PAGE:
Commentary: Those Web Patents Aren't Advancing The BallTimothy J. Mullaney
At first glance, developments during the past month looked like they would calm fears that patents are threatening the Internet's future. The Patent & Trademark Office (PTO) announced a review of how it grants so-called business-method patents, raising hopes for fewer goofy judgments such as giving priceline.com exclusive rights to the "name your own price" system car dealers have used forever. Even CEO Jeffrey P. Bezos of Amazon.com, owner of a recent patent for "one-click shopping," conceded patents like his should be good for up to 85% less time and be granted less often.
Below the surface, the news is much less positive. Bezos still plans to enforce his patent, now being challenged by Barnesandnoble.com. Priceline is in court with rival Expedia Inc., and Broadvision Inc. just collected a $15 million patent-infringement settlement from Art Technology Group. On Mar. 21, the PTO gave MobShop Inc. notice of patent a on using the Web to form ad-hoc buying groups to seek discounts, not exactly a novel idea. That's not much of a sign that the PTO is serious about change.
STANDARDS. Indeed, more business-method patents are in our future. Fewer than 1,000 were granted in the past two years, but almost 4,000 applications came in. The PTO doesn't plan to review whether such patents should be granted at all, just how to make the process better. But this stops short of what's needed: The PTO and the courts must raise the standards for business-method patents. Only those that are truly innovative should win protection.
Why does this matter? Dubious patents threaten to limit competition on the Web. It has already happened in the case of priceline, where the threat of litigation helped delay Expedia's entry into the name-your-own-price travel arena. Stanford University law professor John H. Barton says patent challenges usually cost $3 million in legal fees--and three-fourths of challenged patents are modified. Entrepreneurs are fighting when they should be innovating, says Lise J. Buyer of Credit Suisse First Boston. "I'm not sure that's exactly where investors in these companies hoped their money would be spent," she says.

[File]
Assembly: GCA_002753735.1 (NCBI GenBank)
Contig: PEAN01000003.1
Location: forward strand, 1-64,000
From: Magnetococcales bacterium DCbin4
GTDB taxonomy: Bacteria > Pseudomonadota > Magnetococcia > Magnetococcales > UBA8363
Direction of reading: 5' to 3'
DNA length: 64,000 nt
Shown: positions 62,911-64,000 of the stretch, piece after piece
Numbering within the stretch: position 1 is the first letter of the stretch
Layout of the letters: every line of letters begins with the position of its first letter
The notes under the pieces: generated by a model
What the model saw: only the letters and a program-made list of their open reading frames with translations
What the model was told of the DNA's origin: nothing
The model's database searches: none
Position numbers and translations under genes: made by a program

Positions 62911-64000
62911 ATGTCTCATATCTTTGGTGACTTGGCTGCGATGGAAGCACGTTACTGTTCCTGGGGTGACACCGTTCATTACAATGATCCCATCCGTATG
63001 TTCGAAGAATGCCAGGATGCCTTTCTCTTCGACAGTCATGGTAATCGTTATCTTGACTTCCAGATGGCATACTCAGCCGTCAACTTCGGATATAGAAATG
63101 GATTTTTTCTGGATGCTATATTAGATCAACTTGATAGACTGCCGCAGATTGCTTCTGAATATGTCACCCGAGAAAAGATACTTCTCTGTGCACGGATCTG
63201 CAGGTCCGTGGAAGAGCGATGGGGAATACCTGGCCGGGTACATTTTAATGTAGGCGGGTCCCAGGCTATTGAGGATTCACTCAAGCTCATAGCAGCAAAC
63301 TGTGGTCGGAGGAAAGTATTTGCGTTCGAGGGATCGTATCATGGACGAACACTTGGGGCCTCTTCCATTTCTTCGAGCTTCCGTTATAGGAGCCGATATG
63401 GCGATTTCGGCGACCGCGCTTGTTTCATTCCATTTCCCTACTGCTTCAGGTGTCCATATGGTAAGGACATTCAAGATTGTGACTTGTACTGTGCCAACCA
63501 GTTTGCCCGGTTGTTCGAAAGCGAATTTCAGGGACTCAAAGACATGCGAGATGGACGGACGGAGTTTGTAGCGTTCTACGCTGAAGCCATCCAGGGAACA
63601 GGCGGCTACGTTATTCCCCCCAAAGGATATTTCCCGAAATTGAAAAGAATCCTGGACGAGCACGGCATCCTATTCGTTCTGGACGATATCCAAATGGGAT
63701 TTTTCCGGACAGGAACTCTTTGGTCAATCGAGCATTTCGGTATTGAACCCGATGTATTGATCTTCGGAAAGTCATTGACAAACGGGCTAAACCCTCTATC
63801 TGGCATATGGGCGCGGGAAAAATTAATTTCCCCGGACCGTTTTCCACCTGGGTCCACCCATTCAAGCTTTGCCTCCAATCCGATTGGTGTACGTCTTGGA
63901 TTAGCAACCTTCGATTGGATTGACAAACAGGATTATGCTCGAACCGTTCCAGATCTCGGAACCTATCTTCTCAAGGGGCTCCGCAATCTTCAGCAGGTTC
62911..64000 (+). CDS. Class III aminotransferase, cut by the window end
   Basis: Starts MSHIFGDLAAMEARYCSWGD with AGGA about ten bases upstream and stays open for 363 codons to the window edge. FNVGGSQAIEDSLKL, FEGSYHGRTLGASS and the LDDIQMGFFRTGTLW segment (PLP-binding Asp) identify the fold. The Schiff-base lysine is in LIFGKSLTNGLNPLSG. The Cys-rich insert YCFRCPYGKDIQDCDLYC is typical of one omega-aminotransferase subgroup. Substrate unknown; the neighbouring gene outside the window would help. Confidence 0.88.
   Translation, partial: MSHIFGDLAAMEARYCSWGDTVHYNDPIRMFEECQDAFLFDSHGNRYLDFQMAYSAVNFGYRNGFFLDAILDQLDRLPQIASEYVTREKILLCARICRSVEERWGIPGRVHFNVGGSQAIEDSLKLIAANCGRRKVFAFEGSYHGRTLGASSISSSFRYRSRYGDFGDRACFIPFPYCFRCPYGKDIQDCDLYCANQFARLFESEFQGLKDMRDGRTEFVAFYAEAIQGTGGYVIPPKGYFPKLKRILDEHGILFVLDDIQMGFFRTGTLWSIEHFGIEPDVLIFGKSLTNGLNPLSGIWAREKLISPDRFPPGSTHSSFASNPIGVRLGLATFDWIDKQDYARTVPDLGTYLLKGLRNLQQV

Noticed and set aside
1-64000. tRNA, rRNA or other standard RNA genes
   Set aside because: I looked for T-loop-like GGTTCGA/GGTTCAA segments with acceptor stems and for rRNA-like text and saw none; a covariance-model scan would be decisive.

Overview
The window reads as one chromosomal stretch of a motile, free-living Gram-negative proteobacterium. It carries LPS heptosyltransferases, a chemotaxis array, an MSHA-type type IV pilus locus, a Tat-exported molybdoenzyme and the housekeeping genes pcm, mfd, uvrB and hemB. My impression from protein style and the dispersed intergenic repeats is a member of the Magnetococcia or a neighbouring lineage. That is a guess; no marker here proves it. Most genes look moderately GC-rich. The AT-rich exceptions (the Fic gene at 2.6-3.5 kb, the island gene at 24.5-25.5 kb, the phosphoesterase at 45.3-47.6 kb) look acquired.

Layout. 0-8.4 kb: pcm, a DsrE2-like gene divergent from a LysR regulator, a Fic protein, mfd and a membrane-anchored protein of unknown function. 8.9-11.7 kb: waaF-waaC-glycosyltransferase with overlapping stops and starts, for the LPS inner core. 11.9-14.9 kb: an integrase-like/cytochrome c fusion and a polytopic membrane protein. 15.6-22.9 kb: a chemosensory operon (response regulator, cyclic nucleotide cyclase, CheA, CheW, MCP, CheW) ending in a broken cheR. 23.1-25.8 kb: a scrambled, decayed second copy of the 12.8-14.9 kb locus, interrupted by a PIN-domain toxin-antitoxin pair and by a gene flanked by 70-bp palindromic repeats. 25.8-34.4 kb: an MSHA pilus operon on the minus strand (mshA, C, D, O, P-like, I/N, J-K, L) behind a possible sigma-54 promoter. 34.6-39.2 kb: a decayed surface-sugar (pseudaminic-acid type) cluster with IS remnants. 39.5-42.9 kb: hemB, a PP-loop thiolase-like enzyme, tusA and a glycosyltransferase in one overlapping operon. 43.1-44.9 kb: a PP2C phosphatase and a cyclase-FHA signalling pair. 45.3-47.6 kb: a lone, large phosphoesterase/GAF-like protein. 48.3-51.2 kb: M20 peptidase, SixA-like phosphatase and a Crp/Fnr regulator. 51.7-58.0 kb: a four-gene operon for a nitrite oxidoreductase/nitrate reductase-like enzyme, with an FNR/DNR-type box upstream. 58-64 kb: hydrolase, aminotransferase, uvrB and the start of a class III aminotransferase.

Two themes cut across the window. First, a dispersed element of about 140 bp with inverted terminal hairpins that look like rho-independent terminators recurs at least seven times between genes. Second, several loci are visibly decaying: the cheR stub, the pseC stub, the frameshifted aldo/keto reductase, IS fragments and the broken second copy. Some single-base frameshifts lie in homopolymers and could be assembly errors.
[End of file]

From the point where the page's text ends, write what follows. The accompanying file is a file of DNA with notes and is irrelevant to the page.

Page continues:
Patent law needs to be changed because how we innovate has changed. PTO Commissioner Q. Todd Dickinson says granting patents easily has made the U.S. a productivity machine. But the argument overlooks some New Economy facts. In the Industrial Revolution, developing products and bringing them to market was highly capital-intensive. Business-method patents existed but were rare.
In contrast, Web business models today are cheap and fluid. I often ask e-business executives how long their their ideas or related software took to develop. The answers: as little as a few minutes, a few weeks, or that a bunch of college kids built the software as a summer job. MobShop CEO Jim Rose says he filed for his patent before even creating the company. These companies will all hit nine-figure market values with little investment in intellectual property. How much protection do they need?
The Web's history offers a different model of innovation, built on industrywide cooperation. What ended the productivity stagnation of the 1970s was technology companies who partnered with others and let the industry run with their innovations. Tim Berners-Lee didn't patent the hyperlinking technology that makes the Web possible. That decision changed the world. Now, he's "aghast" at patents for baby-step innovations like Amazon's.
The PTO will give patents for business models if they are novel, not obvious, and deemed useful. That's the law. But the office needs to raise the bar. That takes more than PTO's current plans to address the issue by building databases and hiring patent examiners. It starts with reminding everyone that patents exist to make our world more creative and productive, not to reward companies or their lawyers for claiming possession of the obvious.